Consistent with published literature and our hypotheses, fatigue, years since injury, comorbidities, level of education, vocational status, household income, relationship status, level of injury, pain and depressive mood all had a statistically significant relationship with participation. However, age and sex did not reach significance in this sample, despite significant association in other studies.17

The mean participation score of 75.7% suggests that the survey respondents are largely able to engage in activities that are important to them. The high participation scores may reflect the method used to calculate participation, as the survey only measures the extent to which individuals participate in activities that they are interested in. As a result, this does not provide an indication of participation in all areas of life, as individuals were not scored on those areas of participation in which they had no interest. Fatigue, pain and depression may all have a role in the interest an individual has for participation. For individuals with depressive mood, the high scores may be reflective of symptomatic amotivation, which could minimize the desired areas of participation. Within our sample, 11.4% of respondents indicated that they experienced depressive mood most or all of the time, within the range of prevalence of depression in SCI research.24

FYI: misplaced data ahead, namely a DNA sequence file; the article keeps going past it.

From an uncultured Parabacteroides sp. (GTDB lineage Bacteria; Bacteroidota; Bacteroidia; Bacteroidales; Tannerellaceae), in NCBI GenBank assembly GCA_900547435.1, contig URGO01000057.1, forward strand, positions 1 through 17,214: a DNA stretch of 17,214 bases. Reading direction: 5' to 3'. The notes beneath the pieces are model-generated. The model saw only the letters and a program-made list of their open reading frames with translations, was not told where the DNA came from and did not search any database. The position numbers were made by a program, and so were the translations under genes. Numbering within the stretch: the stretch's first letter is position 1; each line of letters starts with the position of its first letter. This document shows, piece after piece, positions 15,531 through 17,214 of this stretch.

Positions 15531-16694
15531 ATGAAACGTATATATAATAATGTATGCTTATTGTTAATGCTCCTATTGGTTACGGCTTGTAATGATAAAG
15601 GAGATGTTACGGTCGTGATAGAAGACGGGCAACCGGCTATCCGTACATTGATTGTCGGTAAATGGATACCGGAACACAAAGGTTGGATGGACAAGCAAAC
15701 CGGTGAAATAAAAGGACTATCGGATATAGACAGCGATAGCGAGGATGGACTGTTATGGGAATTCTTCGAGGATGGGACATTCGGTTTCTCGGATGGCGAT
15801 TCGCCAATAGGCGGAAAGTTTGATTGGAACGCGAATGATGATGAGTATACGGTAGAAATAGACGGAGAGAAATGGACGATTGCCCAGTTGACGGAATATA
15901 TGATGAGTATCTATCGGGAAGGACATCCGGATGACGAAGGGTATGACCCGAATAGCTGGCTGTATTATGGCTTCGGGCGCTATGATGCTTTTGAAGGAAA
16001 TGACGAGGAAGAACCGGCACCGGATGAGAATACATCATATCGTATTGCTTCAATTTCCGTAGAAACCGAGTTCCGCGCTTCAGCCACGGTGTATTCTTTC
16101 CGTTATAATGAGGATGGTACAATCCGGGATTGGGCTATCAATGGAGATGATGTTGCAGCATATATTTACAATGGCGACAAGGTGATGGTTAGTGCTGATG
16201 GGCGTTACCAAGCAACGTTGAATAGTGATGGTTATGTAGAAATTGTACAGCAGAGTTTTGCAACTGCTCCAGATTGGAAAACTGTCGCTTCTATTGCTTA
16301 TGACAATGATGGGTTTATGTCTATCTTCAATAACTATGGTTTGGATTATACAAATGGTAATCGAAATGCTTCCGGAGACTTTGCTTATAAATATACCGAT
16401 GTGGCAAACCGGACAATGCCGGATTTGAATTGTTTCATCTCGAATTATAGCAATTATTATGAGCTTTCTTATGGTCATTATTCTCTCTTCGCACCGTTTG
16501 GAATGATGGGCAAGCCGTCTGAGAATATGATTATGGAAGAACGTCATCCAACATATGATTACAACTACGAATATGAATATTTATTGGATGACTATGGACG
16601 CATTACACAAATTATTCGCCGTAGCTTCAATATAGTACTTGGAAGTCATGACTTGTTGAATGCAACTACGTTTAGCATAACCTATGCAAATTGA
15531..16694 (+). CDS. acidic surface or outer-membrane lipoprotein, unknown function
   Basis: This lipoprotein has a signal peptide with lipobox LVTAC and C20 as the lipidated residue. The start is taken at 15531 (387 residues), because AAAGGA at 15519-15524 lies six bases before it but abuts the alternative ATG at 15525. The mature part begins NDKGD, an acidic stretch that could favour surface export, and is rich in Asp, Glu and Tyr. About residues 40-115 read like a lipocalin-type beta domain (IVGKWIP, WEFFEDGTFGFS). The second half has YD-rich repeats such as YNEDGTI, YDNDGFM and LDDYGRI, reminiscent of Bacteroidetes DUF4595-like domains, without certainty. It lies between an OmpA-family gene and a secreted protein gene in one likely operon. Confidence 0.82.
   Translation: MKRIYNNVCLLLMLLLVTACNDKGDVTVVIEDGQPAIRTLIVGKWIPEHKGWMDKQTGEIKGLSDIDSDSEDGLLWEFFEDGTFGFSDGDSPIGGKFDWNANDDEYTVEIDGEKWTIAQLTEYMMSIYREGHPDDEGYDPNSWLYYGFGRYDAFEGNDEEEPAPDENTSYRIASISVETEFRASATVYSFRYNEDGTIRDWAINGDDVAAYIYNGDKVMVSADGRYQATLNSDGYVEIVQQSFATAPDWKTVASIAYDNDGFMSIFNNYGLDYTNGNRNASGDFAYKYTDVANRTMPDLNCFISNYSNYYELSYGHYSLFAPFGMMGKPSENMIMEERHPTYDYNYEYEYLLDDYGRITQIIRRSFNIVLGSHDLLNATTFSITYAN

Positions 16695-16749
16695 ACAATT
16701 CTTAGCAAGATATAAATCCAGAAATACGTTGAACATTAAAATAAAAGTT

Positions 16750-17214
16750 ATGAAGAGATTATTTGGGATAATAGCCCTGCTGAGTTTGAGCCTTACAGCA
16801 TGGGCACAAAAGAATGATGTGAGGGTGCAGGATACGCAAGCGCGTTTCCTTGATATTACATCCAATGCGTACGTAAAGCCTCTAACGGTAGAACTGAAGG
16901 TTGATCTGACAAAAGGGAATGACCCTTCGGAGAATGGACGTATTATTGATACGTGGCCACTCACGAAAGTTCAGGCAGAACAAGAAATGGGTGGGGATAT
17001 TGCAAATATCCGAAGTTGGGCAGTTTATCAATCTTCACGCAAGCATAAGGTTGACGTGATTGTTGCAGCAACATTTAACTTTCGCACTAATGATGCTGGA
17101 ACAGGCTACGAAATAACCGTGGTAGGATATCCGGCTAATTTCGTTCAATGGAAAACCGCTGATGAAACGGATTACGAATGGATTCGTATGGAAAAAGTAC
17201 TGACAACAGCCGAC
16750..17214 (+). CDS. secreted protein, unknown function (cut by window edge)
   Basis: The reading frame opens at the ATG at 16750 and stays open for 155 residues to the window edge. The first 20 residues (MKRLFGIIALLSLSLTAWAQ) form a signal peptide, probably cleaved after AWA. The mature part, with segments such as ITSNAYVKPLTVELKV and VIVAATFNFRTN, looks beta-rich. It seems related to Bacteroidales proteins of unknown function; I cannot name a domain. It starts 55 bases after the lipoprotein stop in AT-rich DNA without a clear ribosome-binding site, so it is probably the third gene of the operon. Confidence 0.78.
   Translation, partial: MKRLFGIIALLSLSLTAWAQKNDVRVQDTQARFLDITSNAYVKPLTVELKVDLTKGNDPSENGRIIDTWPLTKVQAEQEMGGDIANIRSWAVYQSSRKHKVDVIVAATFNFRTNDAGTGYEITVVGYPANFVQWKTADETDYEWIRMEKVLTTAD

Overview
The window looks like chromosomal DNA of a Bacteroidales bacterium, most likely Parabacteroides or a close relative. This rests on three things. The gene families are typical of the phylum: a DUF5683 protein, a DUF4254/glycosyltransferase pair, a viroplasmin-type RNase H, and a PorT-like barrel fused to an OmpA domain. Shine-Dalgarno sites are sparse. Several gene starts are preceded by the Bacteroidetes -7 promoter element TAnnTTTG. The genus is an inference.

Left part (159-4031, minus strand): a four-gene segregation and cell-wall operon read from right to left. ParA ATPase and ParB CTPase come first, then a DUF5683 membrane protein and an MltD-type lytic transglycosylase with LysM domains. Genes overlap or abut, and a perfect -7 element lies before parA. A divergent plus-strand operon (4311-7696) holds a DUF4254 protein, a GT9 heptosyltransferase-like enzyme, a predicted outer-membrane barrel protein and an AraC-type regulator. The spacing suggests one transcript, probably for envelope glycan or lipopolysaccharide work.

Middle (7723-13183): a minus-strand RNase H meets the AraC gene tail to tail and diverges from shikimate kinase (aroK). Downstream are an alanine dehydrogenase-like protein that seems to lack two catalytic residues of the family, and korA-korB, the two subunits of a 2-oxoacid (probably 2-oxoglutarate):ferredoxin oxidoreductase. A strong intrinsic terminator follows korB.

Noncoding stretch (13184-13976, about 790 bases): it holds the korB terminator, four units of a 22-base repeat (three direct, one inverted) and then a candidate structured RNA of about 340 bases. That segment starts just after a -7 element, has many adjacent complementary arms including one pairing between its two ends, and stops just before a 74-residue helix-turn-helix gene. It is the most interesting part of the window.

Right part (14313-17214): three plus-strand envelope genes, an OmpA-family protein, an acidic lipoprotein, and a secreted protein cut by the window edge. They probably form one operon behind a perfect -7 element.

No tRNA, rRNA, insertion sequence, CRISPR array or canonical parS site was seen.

Depression has been associated with fatigue in SCI,10 and therefore it is not surprising that depressive mood is an important covariate. In fact, fatigue is listed as one of the 9 potential symptoms considered in the diagnosis of major depressive disorder.25 Although prevalence estimates for depression in SCI vary, it is a common concern that has the potential to be significantly associated with participation. It is unclear whether depression has a unidirectional effect on fatigue (that is, depression causes fatigue) or whether the relationship is more complex. For example, a recent study on the relationship between mobility device usage and depressive symptomology in SCI found pain and fatigue to mediate the relationship,26 supporting the concept of a more complex relationship between these factors. Regardless of direction of the effect, the associations of both depression and fatigue with participation are notable and speak to the need for research focused on treatment for depression and fatigue and the resultant effect on participation.